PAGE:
Laurenne Sala began her career at an ad agency writing funny commercials for the fast food chain, Jack in the Box. She was a devout vegetarian, but this first job taught her how to write as if she were in someone else’s shoes. This came in handy as she then went on to write commercials and content for video games and headphones and other stuff she doesn’t use. She took everything she learned in advertising to write a memoir of her father’s life from his point of view and then You Made Me a Mother, which placed her in a mother’s shoes.
It all started with a sweet video used by Boba baby carriers to capture motherhood for a video. They were making it to show that their brand understood mothers. The final video was shared so much and caused so many moms to cry that Harper Collins called Laurenne and asked to publish her poem You Made Me A Mother.
You can see the video below.
For those Fancy Nancy fans you will love the illustrations by Robin Preiss-Glasser.
In 2005, Robin was paired with author Jane O’Connor for the now classic Fancy Nancy series, of which there are more than 60 books, including a chapter book series for older children, the latest entitled Nancy Clancy: Soccer Mania. Fancy Nancy books have been on the New York Times Bestseller list for more than 330 weeks and have sold over 28 million volumes.
Q&A with Laurenne Sala
Is it true you wrote a book about motherhood when you’re not a mom yourself?
Yes! I wanted to capture motherhood in one poem, and luckily I love writing from all different points of view. In fact, I really recommend doing that in so many situations. I think being a copywriter in advertising early in my career helped me learn how to write and think from different perspectives. I’ve had to pretend I was a gamer or someone who liked fast food or a mom or a driving enthusiast (I’m none of those things! Okay, I do LIKE fast food, but I try not to eat it.).
So, when it came time to write with a mom’s voice, I did all the research I could. I interviewed my mom and all the moms in my family, asking them what it was like to bring a new little baby into their lives. Their sweet responses got me all teary, so I sat down, closed my eyes and wrote a poem. I basically made myself a mother! And it worked!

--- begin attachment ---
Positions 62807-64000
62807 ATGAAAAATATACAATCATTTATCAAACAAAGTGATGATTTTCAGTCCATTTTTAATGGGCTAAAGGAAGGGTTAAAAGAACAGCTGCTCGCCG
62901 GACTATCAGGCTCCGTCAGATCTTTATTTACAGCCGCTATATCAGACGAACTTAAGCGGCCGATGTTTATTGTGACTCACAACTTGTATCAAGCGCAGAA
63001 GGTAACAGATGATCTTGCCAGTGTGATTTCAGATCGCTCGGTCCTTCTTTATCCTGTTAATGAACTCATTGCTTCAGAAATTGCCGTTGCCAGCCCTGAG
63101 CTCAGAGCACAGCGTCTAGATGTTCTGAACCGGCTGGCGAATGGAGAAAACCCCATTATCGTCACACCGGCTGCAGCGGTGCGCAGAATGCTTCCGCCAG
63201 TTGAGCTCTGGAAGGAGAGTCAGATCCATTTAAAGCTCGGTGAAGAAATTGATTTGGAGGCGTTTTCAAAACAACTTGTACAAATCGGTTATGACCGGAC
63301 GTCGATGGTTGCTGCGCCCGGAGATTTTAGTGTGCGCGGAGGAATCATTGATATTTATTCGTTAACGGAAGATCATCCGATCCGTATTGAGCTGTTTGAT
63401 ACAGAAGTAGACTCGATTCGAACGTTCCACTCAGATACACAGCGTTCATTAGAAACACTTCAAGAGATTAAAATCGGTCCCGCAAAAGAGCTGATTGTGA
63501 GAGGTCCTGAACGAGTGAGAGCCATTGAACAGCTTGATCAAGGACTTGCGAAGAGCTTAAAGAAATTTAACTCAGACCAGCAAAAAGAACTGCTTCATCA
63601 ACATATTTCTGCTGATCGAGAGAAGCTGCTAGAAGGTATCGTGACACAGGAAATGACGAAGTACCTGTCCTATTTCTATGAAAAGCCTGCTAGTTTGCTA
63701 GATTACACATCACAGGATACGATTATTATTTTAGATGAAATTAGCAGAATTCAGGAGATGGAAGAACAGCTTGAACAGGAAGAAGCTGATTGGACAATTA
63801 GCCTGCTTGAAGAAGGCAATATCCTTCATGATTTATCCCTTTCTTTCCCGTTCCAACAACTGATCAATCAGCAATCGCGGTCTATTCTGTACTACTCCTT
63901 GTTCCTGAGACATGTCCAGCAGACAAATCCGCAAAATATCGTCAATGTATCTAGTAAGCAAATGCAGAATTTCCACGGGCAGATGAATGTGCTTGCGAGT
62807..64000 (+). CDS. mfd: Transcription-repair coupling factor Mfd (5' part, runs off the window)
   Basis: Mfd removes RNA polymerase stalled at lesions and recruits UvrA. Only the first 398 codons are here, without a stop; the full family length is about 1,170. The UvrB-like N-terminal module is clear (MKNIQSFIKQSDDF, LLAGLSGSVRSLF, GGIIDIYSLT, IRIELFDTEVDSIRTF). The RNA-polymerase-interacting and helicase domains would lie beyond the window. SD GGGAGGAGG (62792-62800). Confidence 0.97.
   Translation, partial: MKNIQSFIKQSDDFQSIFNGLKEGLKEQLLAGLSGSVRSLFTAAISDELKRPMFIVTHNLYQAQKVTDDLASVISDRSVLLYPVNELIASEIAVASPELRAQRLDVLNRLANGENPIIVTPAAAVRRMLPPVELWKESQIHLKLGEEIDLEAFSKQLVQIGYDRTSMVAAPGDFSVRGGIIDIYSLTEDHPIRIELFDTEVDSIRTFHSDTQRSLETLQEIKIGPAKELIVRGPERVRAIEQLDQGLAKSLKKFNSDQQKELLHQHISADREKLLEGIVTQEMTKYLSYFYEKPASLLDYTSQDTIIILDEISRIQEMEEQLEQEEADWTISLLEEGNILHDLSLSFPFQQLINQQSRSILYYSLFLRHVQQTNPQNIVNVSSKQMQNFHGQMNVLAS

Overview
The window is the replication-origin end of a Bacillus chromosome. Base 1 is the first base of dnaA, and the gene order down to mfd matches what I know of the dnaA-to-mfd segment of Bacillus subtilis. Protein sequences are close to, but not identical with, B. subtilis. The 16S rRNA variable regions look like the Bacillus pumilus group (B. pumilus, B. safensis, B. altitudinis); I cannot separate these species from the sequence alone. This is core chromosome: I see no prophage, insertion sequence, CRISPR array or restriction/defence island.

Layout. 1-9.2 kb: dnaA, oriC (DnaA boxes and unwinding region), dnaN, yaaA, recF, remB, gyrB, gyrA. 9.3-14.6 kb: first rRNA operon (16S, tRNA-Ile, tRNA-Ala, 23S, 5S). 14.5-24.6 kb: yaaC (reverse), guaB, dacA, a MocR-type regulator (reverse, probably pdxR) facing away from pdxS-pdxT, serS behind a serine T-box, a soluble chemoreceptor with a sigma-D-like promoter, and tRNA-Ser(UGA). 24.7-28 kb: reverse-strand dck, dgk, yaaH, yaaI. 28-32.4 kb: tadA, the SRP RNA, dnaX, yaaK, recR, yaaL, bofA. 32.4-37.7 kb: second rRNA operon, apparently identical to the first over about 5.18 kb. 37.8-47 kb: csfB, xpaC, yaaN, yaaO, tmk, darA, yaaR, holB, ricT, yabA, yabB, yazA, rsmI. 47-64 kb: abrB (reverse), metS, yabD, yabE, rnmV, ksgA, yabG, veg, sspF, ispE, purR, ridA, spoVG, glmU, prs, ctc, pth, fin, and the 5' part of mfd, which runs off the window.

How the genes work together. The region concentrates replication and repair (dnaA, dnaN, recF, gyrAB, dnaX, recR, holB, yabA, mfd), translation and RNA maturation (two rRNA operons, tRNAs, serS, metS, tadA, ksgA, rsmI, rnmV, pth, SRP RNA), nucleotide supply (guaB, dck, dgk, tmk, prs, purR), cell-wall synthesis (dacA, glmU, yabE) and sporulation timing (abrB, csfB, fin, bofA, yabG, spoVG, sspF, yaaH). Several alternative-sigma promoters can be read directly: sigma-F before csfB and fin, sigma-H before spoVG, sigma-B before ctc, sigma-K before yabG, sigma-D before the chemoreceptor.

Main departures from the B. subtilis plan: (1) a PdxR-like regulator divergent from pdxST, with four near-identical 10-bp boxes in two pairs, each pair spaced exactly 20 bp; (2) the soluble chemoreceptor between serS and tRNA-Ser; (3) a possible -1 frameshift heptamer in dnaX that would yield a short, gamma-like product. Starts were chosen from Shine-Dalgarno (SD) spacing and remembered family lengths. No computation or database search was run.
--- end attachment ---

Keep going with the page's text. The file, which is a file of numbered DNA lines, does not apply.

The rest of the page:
You Made Me a Mother is a culmination of my imagination, my mom, my aunt, my cousins, my friends, and my whole clan of powerful mommas. And then Robin Preiss-Glasser, now my favorite new friend, brought her own motherhood to the table, drawing her knowledge and love onto the pages
Did you like being a mom when you imagined what it would be like?
YES! I definitely have the mom bug. I’m getting married in September, and we will see how it goes. We are both totally ready to be parents. In fact, we are starting the adoption process now and the natural process, and we will be happy to be parents to whoever comes first. AND…. on that note, I also hope to make this a series. The father book is coming next and then I so hope to make one for adopted families and gay families and grandmas and aunts, etc.
How is writing a picture book similar or different than other kinds of writing you do?
Many people think writing a picture book is simple. They are so short and seem like a breeze. BUT, since they are so short, every single word is so important. Every single sentence has to have a reason for being, and that can drive a writer crazy. There is no time for embellishment or setting of the scene since the illustrator can do that. So, the problem usually begins on the first page and then a subtle message follows. I am not a fan of subtlety.
I love to end my personal essays with big old morals to make sure every reader is learning the lessons I learned. But kids are learning lessons all day. They want to read for fun or so that it lulls them to sleep.
The trend in picture books now it to steer clear of didactic morals and let the reader come to her own Also, language is so important. Alliteration, sounds, rhythm. I just heard the other day that picture books use even more of a variety of vocabulary than news articles! I find myself using more poetry than I normally would in order to make it more fun for the reader to string the words
What’s your favorite part about being a children’s book author?
It’s not actually seeing my book on the shelf. It’s the snuggles it creates.
The book is available now, read more about Laurenne and her book at www.LaurenneSalaBooks.com
I am giving away 1 copy of Laurenne ‘s book on my blog, win a copy right here!
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